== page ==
Qatar 2022: Why Japan’s controversial goal against Spain was allowed

The goal that dumped Germany out of the 2022 World Cup initially didn’t count. Japan scored it to take the lead during its 2-1 win over Spain on Thursday, but referees initially disallowed it because the ball, a second before the goal, seemed to have crossed the end line.

But the video assistant referee (VAR), after reviewing the play, overturned the call on the field because, although replays and still photos both appeared to show the ball crossing the line, it didn’t — at least not fully, apparently.

There was, from some camera angles, green grass between the ball and the white end line. That bit of green led millions of fans, and even refereeing experts, to assume the goal wouldn’t count. “As we see on this replay, yes it is, it’s out of play,” former English Premier League ref Mark Clattenbirg said on Fox’s broadcast. “And therefore it will be disallowed. … This will get chalked off.”

But Clattenburg was wrong. That bit of green between ball and line does not matter. By rule, the ball is only out of play when the entirety of it has fully cleared the plane of the boundary.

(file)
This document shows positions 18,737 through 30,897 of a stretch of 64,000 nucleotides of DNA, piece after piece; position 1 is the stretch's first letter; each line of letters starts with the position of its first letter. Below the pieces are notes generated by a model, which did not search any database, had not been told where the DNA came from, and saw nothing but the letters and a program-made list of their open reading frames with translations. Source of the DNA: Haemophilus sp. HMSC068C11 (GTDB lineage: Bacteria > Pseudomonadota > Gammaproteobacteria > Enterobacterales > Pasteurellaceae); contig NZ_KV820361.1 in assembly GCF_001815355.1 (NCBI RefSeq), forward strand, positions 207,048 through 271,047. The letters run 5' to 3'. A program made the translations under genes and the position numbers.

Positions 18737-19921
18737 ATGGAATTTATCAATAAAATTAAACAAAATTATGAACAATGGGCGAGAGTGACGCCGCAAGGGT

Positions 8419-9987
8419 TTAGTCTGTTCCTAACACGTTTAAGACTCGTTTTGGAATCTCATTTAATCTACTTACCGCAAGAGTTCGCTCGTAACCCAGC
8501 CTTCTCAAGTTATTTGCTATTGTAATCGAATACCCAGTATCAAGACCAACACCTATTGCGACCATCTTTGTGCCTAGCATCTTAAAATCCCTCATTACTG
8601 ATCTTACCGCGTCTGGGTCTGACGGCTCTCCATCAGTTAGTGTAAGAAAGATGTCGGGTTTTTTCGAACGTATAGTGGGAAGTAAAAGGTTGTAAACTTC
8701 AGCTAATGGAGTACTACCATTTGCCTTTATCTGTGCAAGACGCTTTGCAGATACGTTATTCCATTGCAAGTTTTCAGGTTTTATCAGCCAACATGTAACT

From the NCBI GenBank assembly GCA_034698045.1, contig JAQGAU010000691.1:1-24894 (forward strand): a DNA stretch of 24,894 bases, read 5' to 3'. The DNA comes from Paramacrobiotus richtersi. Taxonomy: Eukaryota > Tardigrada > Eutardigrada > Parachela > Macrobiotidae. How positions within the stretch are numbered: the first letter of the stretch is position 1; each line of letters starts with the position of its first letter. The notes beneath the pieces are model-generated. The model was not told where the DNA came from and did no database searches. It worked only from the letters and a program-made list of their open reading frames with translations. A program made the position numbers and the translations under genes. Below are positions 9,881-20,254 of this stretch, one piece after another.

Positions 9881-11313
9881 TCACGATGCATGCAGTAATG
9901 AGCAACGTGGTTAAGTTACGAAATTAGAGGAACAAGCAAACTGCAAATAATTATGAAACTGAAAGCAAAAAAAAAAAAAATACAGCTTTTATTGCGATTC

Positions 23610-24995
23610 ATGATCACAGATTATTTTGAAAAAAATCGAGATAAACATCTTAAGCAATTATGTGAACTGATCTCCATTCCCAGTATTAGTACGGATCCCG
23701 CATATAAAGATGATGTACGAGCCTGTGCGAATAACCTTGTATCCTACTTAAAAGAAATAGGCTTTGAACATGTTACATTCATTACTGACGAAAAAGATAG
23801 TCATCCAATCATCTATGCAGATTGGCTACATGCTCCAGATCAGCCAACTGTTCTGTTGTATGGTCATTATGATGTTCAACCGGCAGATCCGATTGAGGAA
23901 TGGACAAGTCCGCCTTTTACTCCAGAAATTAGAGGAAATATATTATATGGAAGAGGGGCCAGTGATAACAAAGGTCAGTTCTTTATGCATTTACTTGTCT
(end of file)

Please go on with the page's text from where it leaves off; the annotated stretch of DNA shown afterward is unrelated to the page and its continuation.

In other words, if you were to draw a line perpendicular to the ground — straight up from the end line toward the sky — and that vertical line intersects with any part of the ball, the ball is still in play.

Camera angles that offered a bird’s eye view seemed to show that the ball hadn’t done this; that a sliver of it still hovered above a sliver of the line.

And thus, after video review, the goal was given.

The decision was not infallible. Whereas goals can be checked via goal-line technology, similar to the “Hawk-Eye” system popularized by tennis, goal-line tech only applies between the posts.

The VAR, though, would have had access to multiple angles from cameras perched in line with the end line. FIFA has not published the video or still photos used to overturn the decision on the field, but the video assistants must have concluded that those angles were definitive.